Tag Archives: fickle

The Water Bill is High

You shall not covet your neighbor’s house. You shall not covet your neighbor’s wife, or his manservant or maidservant, his ox or donkey, or anything that belongs to your neighbor. – Bible, Exodus 20:17

This scripture is one that is pivotal when dealing with relationships between men and women. Particularly in a day and age where Black women are made to feel that there aren’t enough available Black men in the world, so to them it’s reasonable to become involved with a married or committed man. And with many Black men feeling that Black women are desperate for a relationship or attention that they would easily fall into the arms of another man hoping for something better than what they have at home, it is becoming common practice in our society to pursue another man’s woman. This scripture is one of the ten commandments and it warns us against being envious of what someone else has, regardless of what it is. However, it amazes me how people feel that it is within their rights to attempt to infiltrate someone else’s relationship because it looks good to them from the outside. People who do this often believe that what someone else has comes easy to that person. They fail to recognize that a good relationship takes work. HARD work; along with commitment, understanding and good communication. None of those elements comes easy, even when you have a really good connection and attraction to someone. As a person you have to make a conscious decision to have a good relationship, then you have to put the necessary actions behind that decision. People looking for an easy relationship often lack the work ethic that it takes to maintain a relationship.  

I recently went from being single to committed. During the last four years of being a single woman, I never dated or became involved with a man that had a girlfriend or wife. If I did, I didn’t know it. There are reasons I didn’t date married or committed men. One reason is trust. If  a man would cheat on his girlfriend or wife, there’s a huge possibility that he would also cheat on me. Another reason is respect. If  a man doesn’t respect his own relationship, he will not respect mine. And the most important reason to me is Karma. I didn’t want to do anything to anyone else, that I wouldn’t want to have happen to me. Don’t get me wrong, I’ve had numerous opportunities to be the type of woman who messes around with married men. I’ve received “offers” from men to be their “other woman”, but the cost to me was too great. The cost to my morals and values was one that they couldn’t properly compensate me for. They couldn’t afford other woman’s insurance. So I sent them back to their wives and suggested that they make an effort to become better husbands. If any of these men’s wives were to ask me what happened, I would tell them. I don’t owe any loyalty to those men. They were the one’s willing to break their marriage vows, not me. And having had the misfortune of being a married woman (once upon a time) whose husband cheated, I know the pain that betrayal can bring. Every one’s situation is different and every woman doesn’t leave an unfaithful husband, and vice versa. However, the truth, regardless of how painful, is still the truth. I prefer to live with the truth, than to live a lie. You can’t make good decisions in life based on a lie.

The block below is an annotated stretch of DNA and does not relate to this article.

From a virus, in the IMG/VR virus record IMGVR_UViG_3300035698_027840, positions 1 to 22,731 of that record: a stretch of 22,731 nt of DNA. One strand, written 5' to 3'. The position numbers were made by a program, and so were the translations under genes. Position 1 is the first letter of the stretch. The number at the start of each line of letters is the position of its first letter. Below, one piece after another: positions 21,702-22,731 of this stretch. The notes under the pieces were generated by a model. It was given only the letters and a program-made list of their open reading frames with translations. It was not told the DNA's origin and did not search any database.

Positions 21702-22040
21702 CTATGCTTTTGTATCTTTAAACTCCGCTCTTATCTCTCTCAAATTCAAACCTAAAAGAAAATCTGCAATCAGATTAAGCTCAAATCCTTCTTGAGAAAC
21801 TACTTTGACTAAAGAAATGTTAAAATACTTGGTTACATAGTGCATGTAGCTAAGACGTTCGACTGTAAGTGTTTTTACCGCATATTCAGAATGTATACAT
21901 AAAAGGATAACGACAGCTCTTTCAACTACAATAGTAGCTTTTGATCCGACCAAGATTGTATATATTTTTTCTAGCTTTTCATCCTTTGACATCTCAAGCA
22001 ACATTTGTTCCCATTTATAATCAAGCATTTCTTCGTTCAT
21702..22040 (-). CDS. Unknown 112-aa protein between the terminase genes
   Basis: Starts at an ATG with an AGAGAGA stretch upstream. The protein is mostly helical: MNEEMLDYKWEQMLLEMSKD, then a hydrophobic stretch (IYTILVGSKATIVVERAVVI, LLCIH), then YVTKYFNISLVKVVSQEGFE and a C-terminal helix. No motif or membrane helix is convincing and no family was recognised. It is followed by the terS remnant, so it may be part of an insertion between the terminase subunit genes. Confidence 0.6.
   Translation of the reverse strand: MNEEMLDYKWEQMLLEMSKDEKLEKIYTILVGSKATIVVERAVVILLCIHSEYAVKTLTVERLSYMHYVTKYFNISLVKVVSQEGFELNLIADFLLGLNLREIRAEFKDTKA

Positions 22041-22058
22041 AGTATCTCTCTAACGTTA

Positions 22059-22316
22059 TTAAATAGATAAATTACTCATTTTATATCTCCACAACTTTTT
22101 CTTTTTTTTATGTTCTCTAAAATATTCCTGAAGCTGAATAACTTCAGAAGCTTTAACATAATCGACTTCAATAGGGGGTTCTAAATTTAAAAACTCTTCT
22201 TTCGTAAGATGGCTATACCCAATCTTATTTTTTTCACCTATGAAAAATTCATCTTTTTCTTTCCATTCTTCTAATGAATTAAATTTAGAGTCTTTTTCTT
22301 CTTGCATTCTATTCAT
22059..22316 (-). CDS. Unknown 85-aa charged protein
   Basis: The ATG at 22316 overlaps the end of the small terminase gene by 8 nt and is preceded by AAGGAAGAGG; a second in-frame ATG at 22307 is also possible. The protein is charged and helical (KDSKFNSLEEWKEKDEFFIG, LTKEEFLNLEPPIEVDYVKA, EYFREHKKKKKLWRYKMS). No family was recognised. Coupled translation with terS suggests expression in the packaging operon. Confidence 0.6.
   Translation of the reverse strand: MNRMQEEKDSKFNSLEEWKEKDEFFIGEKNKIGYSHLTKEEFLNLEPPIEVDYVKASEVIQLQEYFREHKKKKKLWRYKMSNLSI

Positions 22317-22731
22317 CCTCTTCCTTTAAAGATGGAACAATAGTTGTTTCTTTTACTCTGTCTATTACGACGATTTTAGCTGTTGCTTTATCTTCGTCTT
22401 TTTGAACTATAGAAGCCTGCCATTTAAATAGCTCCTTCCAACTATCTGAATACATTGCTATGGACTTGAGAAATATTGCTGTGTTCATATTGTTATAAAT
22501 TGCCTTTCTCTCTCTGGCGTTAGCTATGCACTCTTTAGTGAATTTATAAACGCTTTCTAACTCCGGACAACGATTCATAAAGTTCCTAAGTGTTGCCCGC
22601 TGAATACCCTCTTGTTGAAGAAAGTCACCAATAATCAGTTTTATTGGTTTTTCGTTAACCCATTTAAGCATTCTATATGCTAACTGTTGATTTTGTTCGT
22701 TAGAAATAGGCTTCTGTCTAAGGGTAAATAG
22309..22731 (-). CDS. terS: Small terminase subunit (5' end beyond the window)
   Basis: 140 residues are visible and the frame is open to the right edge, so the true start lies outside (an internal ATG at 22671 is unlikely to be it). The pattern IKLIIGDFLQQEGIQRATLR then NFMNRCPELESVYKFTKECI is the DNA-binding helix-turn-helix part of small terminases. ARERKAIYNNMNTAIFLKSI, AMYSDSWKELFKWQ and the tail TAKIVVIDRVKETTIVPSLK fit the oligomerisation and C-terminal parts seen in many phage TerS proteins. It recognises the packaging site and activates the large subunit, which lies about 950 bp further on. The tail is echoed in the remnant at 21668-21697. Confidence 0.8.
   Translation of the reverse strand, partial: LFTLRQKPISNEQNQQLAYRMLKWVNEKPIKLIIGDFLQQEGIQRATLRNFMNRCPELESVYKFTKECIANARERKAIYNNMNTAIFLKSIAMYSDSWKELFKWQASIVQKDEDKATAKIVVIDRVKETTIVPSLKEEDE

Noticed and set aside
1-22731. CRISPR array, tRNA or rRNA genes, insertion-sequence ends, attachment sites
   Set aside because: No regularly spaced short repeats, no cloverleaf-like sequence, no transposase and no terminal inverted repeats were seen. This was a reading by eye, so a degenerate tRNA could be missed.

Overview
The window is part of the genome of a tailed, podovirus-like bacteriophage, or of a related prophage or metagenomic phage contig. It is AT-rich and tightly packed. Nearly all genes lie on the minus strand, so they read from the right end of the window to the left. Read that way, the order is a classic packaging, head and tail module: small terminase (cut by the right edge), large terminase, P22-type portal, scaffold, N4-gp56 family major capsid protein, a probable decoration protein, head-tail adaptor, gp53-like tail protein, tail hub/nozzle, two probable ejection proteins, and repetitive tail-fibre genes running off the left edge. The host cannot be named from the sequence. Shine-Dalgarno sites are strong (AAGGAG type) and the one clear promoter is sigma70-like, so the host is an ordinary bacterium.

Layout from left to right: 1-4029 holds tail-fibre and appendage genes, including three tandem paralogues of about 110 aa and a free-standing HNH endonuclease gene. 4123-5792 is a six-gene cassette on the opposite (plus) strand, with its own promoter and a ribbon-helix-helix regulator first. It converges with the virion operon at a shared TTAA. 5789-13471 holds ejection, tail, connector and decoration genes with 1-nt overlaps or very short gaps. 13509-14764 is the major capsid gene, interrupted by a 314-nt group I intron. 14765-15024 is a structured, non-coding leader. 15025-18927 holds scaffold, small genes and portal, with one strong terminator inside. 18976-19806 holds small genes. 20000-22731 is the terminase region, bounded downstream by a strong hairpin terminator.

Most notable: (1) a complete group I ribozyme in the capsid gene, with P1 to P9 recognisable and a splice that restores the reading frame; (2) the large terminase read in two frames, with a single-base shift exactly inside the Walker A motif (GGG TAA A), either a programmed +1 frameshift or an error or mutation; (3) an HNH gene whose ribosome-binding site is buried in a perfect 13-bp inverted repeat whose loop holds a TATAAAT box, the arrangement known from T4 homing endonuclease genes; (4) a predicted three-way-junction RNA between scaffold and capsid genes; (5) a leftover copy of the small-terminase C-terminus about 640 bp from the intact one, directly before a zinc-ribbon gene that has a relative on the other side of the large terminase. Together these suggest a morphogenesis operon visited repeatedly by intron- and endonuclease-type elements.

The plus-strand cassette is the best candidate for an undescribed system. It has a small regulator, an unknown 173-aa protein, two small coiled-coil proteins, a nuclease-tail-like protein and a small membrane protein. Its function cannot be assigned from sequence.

The one thing I’m noticing now that I’m in a relationship is how many men I meet want to be “friends”, as if I’m so naive at thirty-six years old that I don’t know what they really mean. That’s an example of coveting your neighbor. They have no idea what it takes to be with me. They have no knowledge to the fact that many, many men have tried, and failed, in the arena with me. They have no idea of my flaws or moods. Sex is easy. Friendship is difficult because people often realize later that they want more or can’t handle more. And a relationship is life-altering. When I was single, if a man approached me with the “friends” line, I knew immediately they wouldn’t be boyfriend or potential husband material for me. They didn’t think I was worthy of commitment. I was dating with the purpose of finding a spouse. When a man says that to me now that I’m in a relationship, I know the same is true and that he really wouldn’t make a good friend at all – platonic or otherwise. And of course, my boyfriend is having similar experiences with women. Women are a mess, too. Sometimes they are worse than men are because they can be more aggressive and relentless. They can’t believe that someone else got the man they wanted, even though they never told him they were interested or had feelings towards him. The same can be said for men. To that I say, oh well, your inability to communicate your feelings are not anyone else’s fault.  And even if you had, it doesn’t mean you’d have the same type of relationship with that person.